How Not To Boil a Frog

I was remembering recently an adult object lesson one of my parents taught me long ago. In the way of many moral lessons we learn as children, the physiological facts of the tale are flawed but the point is nevertheless worth heeding. It is that we can slip into bad circumstances by degrees, so slowly that we don’t even notice the slide until we’re in too deep to pull ourselves out.

The main character in the story as I was told it was your average everyday frog. In a pot. You probably know where this is heading. The water at first is room temperature. Copasetic. Frog fat and happy. And then, very slowly, the burners glow a bit redder and the frog just settles into the new normal.

Again the flames get hotter by a few more degrees, and the frog, he just reads a magazine. I bet you know how the story ends. The frog basks blithely, kicked back in his hot and hotter tub until he becomes a boiled bag of bones, never noticing the slow shift toward death by crock pot.

I’m sorry to tell you, fellow elder-frogs, but the soup is served and it is us. Our species (like real amphibians everywhere) may have a near-future place on the endangered species list, and this has happened on our watch. We senior types, more than the tadpoles, bear the weight. We should have noticed the changes from tepid to near-boiling over our too-comfortable soaking of decades in the pot of American environment and politics.

Our juniors counted on us to be paying attention to the world that contained and sustained them and us. Now we’re all in a stew. How could we have become so brain-dead and numb? Were we drugged? Hypnotized? Pithed? (Sorry. Biology frog joke.)

Just think back a few decades. We’re not that far beyond the notion of “any man can be president” and promise of  “a chicken in every pot.” Remember The Great Society? A thousand points of light? We listened. We had hope; vigor; plastic; ambition; television. The world was our oyster. But I bear some sad news: we’ve been shucked.

Because in fact, it is no longer our oyster. Even as we heard it and recited it and pledged allegiance, the water got hotter, we somehow continued to lie to ourselves that the government was of, by and for–US. The people. Once the cooks in this kitchen,  we’ve slowly but surely become nothing but ingredients. And the pot–the surface and stuff of the planet–is a commodity; a mere resource. It belongs not to all of us for our future, but to some few Citizens United to use up without limit or law, for their present ease and profit. And we have become victims of their recipes for stockholder success. Here’s just one from that cook book:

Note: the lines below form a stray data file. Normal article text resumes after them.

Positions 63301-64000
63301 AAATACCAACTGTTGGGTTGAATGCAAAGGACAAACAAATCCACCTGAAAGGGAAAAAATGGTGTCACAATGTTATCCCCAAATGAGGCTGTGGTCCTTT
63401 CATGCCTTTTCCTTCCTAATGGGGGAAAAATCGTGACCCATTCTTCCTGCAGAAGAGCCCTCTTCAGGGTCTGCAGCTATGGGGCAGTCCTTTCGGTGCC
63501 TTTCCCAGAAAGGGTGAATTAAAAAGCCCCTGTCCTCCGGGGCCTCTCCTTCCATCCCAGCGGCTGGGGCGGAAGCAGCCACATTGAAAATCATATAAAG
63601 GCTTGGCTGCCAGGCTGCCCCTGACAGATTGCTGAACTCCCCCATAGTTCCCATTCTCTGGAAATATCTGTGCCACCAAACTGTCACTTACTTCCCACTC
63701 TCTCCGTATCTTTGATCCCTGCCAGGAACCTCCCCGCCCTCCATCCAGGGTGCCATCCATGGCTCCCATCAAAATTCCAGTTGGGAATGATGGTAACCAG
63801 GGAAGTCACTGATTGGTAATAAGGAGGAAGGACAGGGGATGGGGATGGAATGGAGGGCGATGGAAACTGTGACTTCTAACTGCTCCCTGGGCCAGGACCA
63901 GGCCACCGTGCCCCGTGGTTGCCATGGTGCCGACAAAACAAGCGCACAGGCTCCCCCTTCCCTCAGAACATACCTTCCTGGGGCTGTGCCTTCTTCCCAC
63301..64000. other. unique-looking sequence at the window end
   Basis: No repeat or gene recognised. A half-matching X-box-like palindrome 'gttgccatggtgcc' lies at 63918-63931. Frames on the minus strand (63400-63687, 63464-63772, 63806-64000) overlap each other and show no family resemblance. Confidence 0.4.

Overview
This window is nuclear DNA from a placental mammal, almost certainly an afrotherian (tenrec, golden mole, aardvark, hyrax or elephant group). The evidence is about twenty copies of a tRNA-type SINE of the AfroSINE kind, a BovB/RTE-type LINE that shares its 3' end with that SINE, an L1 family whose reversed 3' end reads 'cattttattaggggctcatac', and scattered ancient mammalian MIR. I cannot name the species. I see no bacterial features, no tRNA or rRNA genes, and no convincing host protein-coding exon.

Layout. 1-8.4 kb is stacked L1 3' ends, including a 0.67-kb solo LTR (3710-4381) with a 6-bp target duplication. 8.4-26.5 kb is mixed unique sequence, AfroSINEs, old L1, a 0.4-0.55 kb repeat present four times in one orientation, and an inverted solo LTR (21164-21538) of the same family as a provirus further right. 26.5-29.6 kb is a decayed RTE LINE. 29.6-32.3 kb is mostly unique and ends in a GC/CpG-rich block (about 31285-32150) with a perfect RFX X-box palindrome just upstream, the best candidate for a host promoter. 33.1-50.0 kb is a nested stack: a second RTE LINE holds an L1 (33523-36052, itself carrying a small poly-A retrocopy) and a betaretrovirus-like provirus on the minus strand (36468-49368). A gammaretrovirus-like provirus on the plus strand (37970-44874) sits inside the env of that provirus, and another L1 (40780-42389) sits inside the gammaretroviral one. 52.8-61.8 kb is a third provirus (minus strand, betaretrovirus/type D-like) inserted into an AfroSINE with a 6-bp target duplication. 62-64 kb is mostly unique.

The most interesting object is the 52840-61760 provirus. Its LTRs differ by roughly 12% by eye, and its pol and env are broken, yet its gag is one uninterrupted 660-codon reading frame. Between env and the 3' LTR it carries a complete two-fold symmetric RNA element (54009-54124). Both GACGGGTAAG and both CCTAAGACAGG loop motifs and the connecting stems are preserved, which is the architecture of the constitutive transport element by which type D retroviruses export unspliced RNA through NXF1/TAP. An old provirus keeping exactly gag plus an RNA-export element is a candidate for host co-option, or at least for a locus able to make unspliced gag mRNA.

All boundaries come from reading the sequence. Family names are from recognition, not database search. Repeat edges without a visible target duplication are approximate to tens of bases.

[su_box title=”Haliburton Frog Soup” style=”soft” box_color=”#e8d3a9″ title_color=”#235529″]“Take immense volumes of perfectly good, sweet water on and under the ground and available to all as an unalienable right. Break and discard the Clean Water Act. Stir with the Halliburton Loophole. Makes tens of millions of gallons of chemical-dense water perfectly good for fracking; otherwise toxic. Dispose ad libitum into deep injection wells or leaky ponds. Serves no one.”[/su_box]

Who owns the land? Who drives The Economy and ecology and toward what end? Who is in charge of the fate of the water, the topsoil, the minerals under the ground, the pace and scale of life, the food economies in communities in  Floyd or Montgomery or Roanoke County? Should we the people in real places on the ground–or someone else–determine the course of the future here where we the people live?

The frog story is one of “shifting baselines.” It speaks to chronic, slow changes within a life memory of the standards by which we measure the social, political and environmental quality of our lives. We tend to compare the present only against the recent past. We can’t remember that the water was once only warm.

But we are caring and intelligent and responsive Floyd frogs. There has come a day when very many of us across the nation acknowledge the shift, feel the pain and cry out because conditions are no longer tolerable.

And as we act on that choice, if we recommit ourselves together in time and place to this democratic ideal, we can return to being cooks in our own kitchen again.

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Fred First holds masters degrees in Vertebrate Zoology and physical therapy, and has been a biology teacher and physical therapist by profession. He moved to southwest Virginia in 1975 and to Floyd County in 1997. He maintains a daily photo-blog, broadcasts essays on the Roanoke NPR station, and contributes regular columns for the Floyd Press and Roanoke's Star Sentinel. His two non-fiction books, Slow Road Home and his recent What We Hold in Our Hands, celebrate the riches that we possess in our families and communities, our natural bounty, social capital and Appalachian cultures old and new. He has served on the Jacksonville Center Board of Directors and is newly active in the Sustain Floyd organization. He lives in northeastern Floyd County on the headwaters of the Roanoke River.

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